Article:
Integrated but not assimilated and filled with chutzpah, awfully proud of my conational Swabs from Banat, Noble Prize holders Herta Müller and Stefan Hell from Santana, I keep struggling fiercely on a battlefield that has already been long invaded and robbed of all the chunks of art.
Bronze installation „Global Feet” in front of the Mercedes-Benz Arena in Stuttgart, 2006
I took my sculptures to Kaiserslautern to exhibit them, and the beginning of the new century found me transporting my horses, rhinoceroses and women carved in bronze plates all around the art fairs in Innsbruck and Schwäbisch Gmünd. But throughout this entire time, gates have remained my artistic weakness, be they church gates or football gates (sic) (please admire my steel and bronze installation erected in front of the Mercedes-Benz Football Arena in Stuttgart, entitled “Global Feet”).
Bronze sculpture „Nike“ in „Prediger“, Schwäbisch-Gmünd, 2014
In the autumn of 2000, I rebuilt and remodeled, after engravings of the 19th century, the artesian fountains that stand in front of the new building of the ”Eberhard Karls’ University“ in Tübingen, melted by the Nazis in the 1940s. For the Stuttgart Television Tower I made the portrait of Fritz Leonhardt, the engineer of genius who had designed and built that masterpiece of engineering.
I am a member of the Artists’ Unions of Romania and Germany and by the nature of my commitment I pay my dues for my younger, bohemian years at the biggest Art Foundry in Germany, alongside a multicultural creative team. Here I am in permanent contact with many artists and their delicate sculptures or monumental works.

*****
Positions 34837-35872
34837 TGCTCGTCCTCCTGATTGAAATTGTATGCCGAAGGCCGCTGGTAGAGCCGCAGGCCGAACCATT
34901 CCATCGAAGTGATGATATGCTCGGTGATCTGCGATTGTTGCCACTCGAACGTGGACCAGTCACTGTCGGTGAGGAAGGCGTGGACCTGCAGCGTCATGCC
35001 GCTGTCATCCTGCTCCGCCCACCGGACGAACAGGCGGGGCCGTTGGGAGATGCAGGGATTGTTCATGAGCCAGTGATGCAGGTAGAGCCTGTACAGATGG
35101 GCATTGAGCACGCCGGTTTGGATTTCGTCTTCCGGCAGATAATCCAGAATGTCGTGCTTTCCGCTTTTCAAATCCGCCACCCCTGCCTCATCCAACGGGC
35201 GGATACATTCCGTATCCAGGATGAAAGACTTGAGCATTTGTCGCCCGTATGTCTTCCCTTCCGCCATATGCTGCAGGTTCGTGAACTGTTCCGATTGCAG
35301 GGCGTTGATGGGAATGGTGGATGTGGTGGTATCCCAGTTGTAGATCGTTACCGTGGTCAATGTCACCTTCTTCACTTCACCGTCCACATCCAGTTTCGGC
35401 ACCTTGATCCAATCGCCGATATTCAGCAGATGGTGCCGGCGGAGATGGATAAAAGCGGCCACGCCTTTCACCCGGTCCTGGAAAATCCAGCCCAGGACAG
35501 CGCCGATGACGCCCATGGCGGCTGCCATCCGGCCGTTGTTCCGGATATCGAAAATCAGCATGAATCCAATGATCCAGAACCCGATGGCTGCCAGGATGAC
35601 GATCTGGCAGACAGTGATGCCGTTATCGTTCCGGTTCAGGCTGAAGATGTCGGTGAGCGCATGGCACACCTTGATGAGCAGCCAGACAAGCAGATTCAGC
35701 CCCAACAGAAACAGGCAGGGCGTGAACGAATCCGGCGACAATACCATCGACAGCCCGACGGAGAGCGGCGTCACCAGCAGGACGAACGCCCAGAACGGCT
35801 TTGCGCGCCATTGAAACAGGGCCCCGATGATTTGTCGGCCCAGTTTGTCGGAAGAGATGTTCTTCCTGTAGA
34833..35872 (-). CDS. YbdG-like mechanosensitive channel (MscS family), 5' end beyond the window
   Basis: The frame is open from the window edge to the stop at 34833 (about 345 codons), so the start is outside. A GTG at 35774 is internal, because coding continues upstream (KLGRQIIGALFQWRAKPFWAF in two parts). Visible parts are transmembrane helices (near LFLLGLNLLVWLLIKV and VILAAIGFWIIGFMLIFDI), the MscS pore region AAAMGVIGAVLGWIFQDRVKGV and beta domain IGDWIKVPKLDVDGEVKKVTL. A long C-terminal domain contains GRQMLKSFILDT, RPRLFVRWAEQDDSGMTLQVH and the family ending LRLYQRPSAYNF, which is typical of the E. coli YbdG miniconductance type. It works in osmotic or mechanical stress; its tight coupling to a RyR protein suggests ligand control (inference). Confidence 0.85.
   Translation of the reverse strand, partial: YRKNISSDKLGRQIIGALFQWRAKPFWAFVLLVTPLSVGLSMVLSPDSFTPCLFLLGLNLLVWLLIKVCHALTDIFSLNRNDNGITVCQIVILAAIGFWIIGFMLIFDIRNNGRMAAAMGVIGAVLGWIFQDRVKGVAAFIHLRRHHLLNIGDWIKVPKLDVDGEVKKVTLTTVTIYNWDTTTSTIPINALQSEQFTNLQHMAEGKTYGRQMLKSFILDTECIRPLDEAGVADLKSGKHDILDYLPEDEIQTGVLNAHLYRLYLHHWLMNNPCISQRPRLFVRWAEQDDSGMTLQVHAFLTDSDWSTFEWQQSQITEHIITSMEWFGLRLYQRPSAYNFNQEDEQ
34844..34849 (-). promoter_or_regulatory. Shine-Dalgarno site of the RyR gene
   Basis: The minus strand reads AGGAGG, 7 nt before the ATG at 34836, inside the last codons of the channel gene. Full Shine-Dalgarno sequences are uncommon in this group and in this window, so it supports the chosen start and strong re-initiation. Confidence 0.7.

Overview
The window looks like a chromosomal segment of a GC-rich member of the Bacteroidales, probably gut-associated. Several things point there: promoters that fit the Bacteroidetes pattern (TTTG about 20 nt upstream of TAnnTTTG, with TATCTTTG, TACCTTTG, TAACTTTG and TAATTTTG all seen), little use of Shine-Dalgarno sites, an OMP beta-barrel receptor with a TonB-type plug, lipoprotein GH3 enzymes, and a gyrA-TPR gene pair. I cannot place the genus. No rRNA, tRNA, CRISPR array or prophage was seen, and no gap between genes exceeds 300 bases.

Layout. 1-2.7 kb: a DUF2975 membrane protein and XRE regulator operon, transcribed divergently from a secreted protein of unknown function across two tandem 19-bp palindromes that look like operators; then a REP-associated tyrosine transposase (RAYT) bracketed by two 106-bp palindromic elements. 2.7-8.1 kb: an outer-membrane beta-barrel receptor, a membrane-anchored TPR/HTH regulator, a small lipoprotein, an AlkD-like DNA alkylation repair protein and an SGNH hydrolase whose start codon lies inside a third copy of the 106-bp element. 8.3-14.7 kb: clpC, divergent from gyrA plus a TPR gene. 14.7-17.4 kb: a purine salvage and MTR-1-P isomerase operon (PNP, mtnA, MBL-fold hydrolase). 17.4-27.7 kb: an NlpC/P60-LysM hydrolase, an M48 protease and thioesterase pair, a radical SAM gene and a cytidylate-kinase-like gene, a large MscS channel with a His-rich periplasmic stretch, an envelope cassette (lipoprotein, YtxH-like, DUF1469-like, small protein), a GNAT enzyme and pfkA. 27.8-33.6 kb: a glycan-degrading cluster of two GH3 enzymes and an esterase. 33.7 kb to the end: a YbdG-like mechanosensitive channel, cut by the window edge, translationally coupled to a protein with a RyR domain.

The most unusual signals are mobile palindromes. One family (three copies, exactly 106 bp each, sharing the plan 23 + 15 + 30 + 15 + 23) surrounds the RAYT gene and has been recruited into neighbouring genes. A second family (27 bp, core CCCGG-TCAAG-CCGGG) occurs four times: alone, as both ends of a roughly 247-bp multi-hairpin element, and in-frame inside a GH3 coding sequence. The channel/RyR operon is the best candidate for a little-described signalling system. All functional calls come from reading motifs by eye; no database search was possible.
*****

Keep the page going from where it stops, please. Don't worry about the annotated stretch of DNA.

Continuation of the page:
2010 brought me professional gratification with the exhibition in which I presented 100 works conceived during my life in Germany, including sculptures, bas-reliefs and acrylic drawings on canvas and paper. The art gallery of Gaildorf Castle (Baden-Württemberg) offered me its warm hospitality for the occasion.
I diligently illustrated and drew vignettes for the cultural magazines Familia from Oradea and Tribuna from Cluj, and I was fortunate to hang around many literary and artistic personalities of late 20th century Transylvania, among whom the sculptor Romul Ladea, the painter and stage designer Sever Frentiu, Corneliu Brudascu, Mircea Spataru, Alfred Grieb, Negoita Irimie and last, but not least, my father, Nicolae Kruch, sculptor.
In Oradea, many poets and writers of the time like Viorel Horj, Teodor Crisan, Radu Enescu and Alexandru Andritoiu were regular guests of our house and studio. I feel fortunate and honored to have many of them as my true friends, locked deep in my soul …
To avoid falling into the banality of an autobiography worthy of the staff department archives, I promise to soon resume this jumble of personal notes with others that I intentionally or unintentionally left out, irrelevant though they are in a life that flows in parallel to nowhere.